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Teachers find plenty of lessons during school break

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Monday, Sept. 12, 2011
 

Though teachers get the summer off from the classroom, many educators seek out learning opportunities to keep themselves busy during the off months, and enrich themselves both professionally and personally. The summer months present a good opportunity for teachers to take educational trips, or do stimulating activities right here at home.

These teachers say they look forward to sharing their experiences with their students, now that school is back in session.

Helping in Haiti

Haiti, a third-world country ravaged by last year's earthquake, lacks creature comforts like running water in its poverty-stricken neighborhoods. And although Haiti, technically, has public schools, many citizens can't afford the tuition to go there. Yet, Carol Hendershot, a first-grade teacher at Shady Side Academy in Fox Chapel, says she still misses the place after spending about two weeks there this summer visiting and helping three schools.

"It breaks your heart because it is so poor," says Hendershot, 61, of Indiana Township. "I will never complain about Pittsburgh roads again."

She went to Haiti and stayed with her son, Paul, who went to help hospitals manage materials and supplies after the January 2010 earthquake. She received the school's Benedum Teaching Fellowship, which enabled her to make the trip to Haiti and visit the schools that Shady Side Academy has been supporting through fundraising programs. The academy's money is used to help Haitian students pay tuition.

Hendershot spent some time in the primitive classrooms with little light and gave the kids toys and puzzles. She installed a shower curtain to use as a waterproof window cover and read Eric Carle books, like "The Very Hungry Caterpillar," to the kids.

"It was very rewarding," Hendershot says. "It was very eye-opening for me. ... I felt very privileged."

Underwater classroom

Tim Lloyd went from teaching biology in a high-school classroom to finding an underwater classroom in the Ohio River.

"Some people go fishing. I like to watch fish from the underwater perspective," says Lloyd, 49, of North Huntingdon. He is the head of the science department at Norwin.

Lloyd, a diver for 26 years, spent the summer searching the bottom of the river near a Beaver County spot for different species of mussels -- some that have been around for centuries. He and other divers would swim from one side to the other during their expedition, and pick mussels to be brought to the surface and examined. Lloyd and the others dove for about three hours each day during three segments that totaled six to seven weeks, and swam in dark water that was sometimes 20 to 30 feet deep.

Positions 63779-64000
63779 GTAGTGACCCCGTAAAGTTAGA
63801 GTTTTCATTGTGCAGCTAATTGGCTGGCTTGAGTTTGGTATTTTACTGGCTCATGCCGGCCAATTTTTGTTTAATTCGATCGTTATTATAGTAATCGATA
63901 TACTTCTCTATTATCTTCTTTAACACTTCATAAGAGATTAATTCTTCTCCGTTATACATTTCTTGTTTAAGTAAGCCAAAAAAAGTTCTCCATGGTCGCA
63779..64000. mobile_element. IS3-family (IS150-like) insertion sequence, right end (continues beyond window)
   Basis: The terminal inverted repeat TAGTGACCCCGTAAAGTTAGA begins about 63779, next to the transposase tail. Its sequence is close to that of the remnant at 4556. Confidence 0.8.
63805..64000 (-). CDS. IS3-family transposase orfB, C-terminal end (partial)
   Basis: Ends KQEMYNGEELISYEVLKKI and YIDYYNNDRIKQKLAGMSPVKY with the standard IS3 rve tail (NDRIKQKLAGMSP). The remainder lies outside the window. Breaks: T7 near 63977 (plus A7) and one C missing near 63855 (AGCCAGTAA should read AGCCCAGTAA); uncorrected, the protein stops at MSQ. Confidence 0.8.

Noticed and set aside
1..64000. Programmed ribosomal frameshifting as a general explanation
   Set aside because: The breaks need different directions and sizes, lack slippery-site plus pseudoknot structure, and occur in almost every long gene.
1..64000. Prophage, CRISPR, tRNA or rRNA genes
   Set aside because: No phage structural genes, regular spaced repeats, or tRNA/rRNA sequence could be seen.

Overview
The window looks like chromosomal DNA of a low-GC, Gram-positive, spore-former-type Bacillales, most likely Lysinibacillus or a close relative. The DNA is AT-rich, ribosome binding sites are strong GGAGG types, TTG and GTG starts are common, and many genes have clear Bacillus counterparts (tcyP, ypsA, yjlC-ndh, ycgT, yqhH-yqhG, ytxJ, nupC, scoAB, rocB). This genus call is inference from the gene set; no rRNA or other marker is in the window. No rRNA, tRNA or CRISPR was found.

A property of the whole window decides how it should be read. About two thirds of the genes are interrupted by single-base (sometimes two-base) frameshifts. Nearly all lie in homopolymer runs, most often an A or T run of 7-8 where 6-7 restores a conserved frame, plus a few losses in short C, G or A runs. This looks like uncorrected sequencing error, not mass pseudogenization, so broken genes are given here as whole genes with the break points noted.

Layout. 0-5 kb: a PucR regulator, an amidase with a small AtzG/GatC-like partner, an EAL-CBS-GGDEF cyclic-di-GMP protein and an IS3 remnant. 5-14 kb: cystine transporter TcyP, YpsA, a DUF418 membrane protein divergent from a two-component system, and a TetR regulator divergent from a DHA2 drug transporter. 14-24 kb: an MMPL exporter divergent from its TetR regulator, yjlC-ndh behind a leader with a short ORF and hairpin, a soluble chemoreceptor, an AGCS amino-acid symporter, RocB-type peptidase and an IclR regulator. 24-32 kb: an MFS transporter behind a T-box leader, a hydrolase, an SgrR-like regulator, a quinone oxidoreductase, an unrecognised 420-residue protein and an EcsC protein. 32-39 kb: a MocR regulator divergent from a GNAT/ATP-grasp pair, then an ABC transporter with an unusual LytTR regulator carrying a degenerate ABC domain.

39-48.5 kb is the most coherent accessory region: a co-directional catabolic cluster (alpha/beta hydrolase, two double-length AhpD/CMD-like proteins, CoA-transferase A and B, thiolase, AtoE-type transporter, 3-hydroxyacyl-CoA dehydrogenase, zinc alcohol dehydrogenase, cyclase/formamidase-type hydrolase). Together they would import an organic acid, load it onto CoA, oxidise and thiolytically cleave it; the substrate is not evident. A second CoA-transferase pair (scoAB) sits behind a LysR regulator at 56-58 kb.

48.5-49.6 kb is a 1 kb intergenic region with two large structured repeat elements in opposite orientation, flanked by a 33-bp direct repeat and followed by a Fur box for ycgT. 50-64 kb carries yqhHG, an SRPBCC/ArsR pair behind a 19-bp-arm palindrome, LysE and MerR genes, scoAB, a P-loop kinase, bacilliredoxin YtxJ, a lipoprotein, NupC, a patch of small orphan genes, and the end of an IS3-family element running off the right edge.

The divers made an account of the different species of mussels they found and submitted a report to state and federal agencies that are considering whether to issue permits allowing dredging in the area.

Lloyd, who has been a diving instructor for many years, says that scuba diving spurred his interest in his main teaching career. He learned a lot during the mussel dives -- such as the life cycles of mollusks -- and he shares some of his stories with his students. Lloyd also spotted many things at the bottom of the river besides mussels, including old toys and tires and a fish more than 2 feet long.

"It's been really interesting for me," he says. "It's hard work, but it does give me something to talk about when I go back to school, and it makes me appreciate my teaching job."

Exploring famed science lab

Cheryl Harper, a physics teacher at Greensburg Salem High School, went to the place where some of the scientific research she talks about takes place: the Lawrence Berkeley National Laboratory in Berkeley, Calif. This is the lab where scientists have discovered 16 elements, researched dark energy, done climate simulations and more.

Harper, chair of the board for the Contemporary Physics Education Project, went to explore the lab for a few days this summer with some other members of the group.

"It is very impressive," says Harper, 45. "It's something that I can bring back for my students as far as real-world applications of what is being done in science. ... You just see applications and huge examples of what you do every day.

"It's been a great networking tool to be involved in the group I'm with and to go there and see these things," she says.

This summer, Harper also went to Georgetown outside D.C, to accept the Claes Nobel Educator Distinction Award, which recognizes about 20 teachers who are role models and encourage students to strive for excellence.

 

 
 


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